Nvidia Corp.’s data-center sales are expected to edge out its gaming sales in fiscal first-quarter results, as demand from server farms remains high and gaming interest has subsided from rabid levels earlier in the COVID-19 pandemic.
is scheduled to report financial results after the closing bell on Wednesday. Analysts surveyed by FactSet expect Nvidia’s data-center sales to come in at $3.6 billion, a 75% gain from the year-ago quarter, in what’s expected to be only the second time in the company’s history that data-center sales top gaming sales.
Analysts expect gaming sales of $3.46 billion. Last quarter, Colette Kress, Nvidia’s chief financial officer, forecast accelerated data-center growth into the first quarter, following a fourth quarter where data-center sales surged 71% year-over year to a record $3.26 billion.
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So far, earnings season has shown strong gains for server chips. Intel Corp.
doubled down on its full-year outlook as data-center revenue improved 22% to $6 billion, and Advanced Micro Devices Inc.
posted its first $5 billion-plus quarter and guided for its first $6 billion-plus period.
Data center makes up a “low 20s-percent” of AMD’s enterprise, embedded and semi-custom chips unit — which includes data-center and gaming-console revenue. It surged 88% to $2.5 billion from a year ago. Sales will become more transparent as the company will finally start breaking out data-center sales in its own segment.
While AMD and Nvidia fight for shares in server CPUs, Nvidia dominates in its role as an accelerant for data centers. Jefferies analyst Mark Lipacis, who has a buy rating and a $370 price target on Nvidia, says the chip maker “dominates Dedicated Accelerator instances with approximately 80% share” of data-center sales.
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Following results from Intel, AMD and others, Evercore analyst C.J. Muse, who has an overweight rating and a $300 price target on Nvidia, said that data-center products are facing “robust demand trends which are expected to drive very strong growth over the next few quarters.” Demand, however, has hardly seemed to be a problem; rather, supply difficulties and ever-increasing roadblocks are the issues.
Investors will be looking for any problems similar to Cisco Systems Inc.
which reported its earnings this past week. Cisco — which has an April-ending quarter like Nvidia — noted that it was broadsided after Chinese authorities locked down Shanghai starting on March 27, and threw a monkey wrench into Cisco’s ability to get components. As a result, Cisco issued a poor outlook and shares saw their worst day in more than a decade.
What to expect
Earnings: Of 39 analysts surveyed by FactSet, Nvidia on average is expected to post adjusted earnings of $1.30 a share, up from 92 cents a share reported a year ago and the $1.19 a share expected at the beginning of the quarter. All figures are adjusted for last year’s 4-for-1 stock split.
Revenue: Wall Street expects revenue of $8.12 billion from Nvidia, according to 36 analysts polled by FactSet. That’s up from the $5.66 billion Nvidia reported in the year-ago quarter and $7.28 billion forecast at the beginning of the quarter. In its last earnings report, Nvidia forecast $7.94 billion to $8.26 billion.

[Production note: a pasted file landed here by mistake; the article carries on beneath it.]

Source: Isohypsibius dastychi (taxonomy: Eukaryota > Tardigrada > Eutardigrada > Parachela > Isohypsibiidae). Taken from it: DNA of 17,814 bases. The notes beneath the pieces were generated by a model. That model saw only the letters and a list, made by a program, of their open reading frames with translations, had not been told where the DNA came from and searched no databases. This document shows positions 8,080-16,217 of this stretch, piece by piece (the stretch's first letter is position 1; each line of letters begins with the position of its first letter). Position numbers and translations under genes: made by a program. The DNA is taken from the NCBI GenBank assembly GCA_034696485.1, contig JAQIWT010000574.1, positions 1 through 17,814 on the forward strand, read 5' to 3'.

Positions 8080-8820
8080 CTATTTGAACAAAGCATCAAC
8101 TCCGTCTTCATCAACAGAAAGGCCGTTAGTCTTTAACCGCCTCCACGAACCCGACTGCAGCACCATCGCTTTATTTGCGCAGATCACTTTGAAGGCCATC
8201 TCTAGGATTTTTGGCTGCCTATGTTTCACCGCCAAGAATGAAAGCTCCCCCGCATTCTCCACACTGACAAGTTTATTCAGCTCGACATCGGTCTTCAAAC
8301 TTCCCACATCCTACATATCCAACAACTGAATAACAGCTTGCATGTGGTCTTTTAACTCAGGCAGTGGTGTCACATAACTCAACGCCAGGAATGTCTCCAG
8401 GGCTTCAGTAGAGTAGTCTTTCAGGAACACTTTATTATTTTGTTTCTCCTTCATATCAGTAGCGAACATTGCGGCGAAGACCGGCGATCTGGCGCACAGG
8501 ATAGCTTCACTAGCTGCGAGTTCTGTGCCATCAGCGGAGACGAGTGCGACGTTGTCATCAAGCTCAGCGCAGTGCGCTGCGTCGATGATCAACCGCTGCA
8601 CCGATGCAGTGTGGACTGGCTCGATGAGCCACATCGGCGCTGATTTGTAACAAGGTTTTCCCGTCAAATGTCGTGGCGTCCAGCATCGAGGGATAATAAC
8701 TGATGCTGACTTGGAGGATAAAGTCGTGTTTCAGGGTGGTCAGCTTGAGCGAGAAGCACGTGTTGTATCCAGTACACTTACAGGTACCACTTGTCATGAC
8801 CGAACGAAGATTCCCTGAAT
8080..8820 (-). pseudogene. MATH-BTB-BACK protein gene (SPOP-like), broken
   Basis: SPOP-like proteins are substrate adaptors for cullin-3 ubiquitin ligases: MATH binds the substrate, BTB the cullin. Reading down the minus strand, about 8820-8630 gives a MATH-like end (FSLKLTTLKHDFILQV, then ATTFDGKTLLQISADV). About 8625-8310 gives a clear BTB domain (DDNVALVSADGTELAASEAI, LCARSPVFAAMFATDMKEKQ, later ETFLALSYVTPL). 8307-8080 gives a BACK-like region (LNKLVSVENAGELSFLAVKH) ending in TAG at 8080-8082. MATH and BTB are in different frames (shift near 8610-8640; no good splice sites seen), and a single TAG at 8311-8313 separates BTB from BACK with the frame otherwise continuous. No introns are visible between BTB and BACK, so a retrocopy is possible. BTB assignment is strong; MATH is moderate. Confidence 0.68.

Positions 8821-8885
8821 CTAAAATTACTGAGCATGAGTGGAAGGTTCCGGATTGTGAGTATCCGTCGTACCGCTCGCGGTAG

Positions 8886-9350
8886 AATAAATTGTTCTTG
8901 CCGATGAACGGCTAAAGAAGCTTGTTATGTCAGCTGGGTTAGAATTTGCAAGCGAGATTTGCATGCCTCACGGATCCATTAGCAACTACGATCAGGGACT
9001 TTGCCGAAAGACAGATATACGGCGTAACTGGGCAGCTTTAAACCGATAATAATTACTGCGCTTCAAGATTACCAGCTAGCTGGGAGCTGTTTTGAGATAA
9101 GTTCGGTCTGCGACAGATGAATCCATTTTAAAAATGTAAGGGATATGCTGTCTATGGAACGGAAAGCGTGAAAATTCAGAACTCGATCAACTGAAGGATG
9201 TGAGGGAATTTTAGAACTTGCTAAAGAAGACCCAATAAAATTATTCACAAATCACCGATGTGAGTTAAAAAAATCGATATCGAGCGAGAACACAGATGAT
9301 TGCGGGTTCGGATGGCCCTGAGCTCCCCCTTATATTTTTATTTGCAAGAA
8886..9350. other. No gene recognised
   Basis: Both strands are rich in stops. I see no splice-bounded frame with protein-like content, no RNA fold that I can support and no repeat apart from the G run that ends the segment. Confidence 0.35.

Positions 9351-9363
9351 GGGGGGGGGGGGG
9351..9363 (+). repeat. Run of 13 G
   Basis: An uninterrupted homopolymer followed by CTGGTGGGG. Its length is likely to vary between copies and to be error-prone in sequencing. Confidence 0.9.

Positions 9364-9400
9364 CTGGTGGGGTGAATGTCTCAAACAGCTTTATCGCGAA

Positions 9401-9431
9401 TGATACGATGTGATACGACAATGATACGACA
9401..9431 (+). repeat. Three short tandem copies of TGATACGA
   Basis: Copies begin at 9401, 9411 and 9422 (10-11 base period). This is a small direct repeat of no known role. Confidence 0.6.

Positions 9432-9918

Stock movement: Over Nvidia’s first, or April-ending, quarter, shares dropped 25%, while the PHLX Semiconductor Index
fell 17% over that period. Meanwhile, the S&P 500 index
shed 8.5%, while the Nasdaq Composite Index
dropped 13%. On Nov. 29, Nvidia’s stock closed at an all-time high of $333.76, and has since dropped 50%.
Nvidia has topped analyst estimates for earnings consistently over the past five years and has beaten Street revenue estimates for 12 consecutive quarters. Shares did fall 7.6% the day after last quarter’s report, despite the earnings beat. Generally, the stock’s movement has been mixed amid the string of beats.
What analysts are saying
Oppenheimer analyst Rick Schafer, who has an outperform rating and a $300 price target, said Nvidia will likely solidify its data-center leadership as its new H100 chip ramps up in the third quarter.
“Demand continues to outpace supply, though constraints should ease into 2H,” Shafer said. “Nextgen Ada Lovelace performance gaming GPU is expected in 3Q. Our long-term thesis remains intact as NVDA‘s core leading gaming and AI accelerator franchises remain positioned for outsize structural growth.”
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Wedbush analyst Matt Bryson, who has a neutral rating and a $190 price target, said any downside for Nvidia “is necessarily predominantly tied to gaming revenues.”
“For gaming, falling secondary market prices and improved availability in retail are among the signals that GPU demand is finally slowing,” Bryson said. “While such a result makes sense, particularly with the velocity of Ethereum hashing adds declining, the specific impact to Nvidia is hard to quantify given numerous variables.”
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Susquehanna Financial analyst Christopher Rolland, who has a positive rating and a $320 price target, agreed in a Wednesday note that “any significant beat and raise may be capped by gaming headwinds.”
“For gaming, we note the retail premiums above MSRP for Nvidia cards has declined precipitously from a high of +130% in mid-2021 to +78% in January and just 23% today,” Rolland said. “Coincident with these price declines, we have also witnessed a significant restocking, with all major card families now available at retailers.”
Of the 45 analysts who cover Nvidia, 37 have buy ratings, seven have hold ratings, and one has a sell rating, with the stock trading at 46% below the average price target of $306.68, according to FactSet data.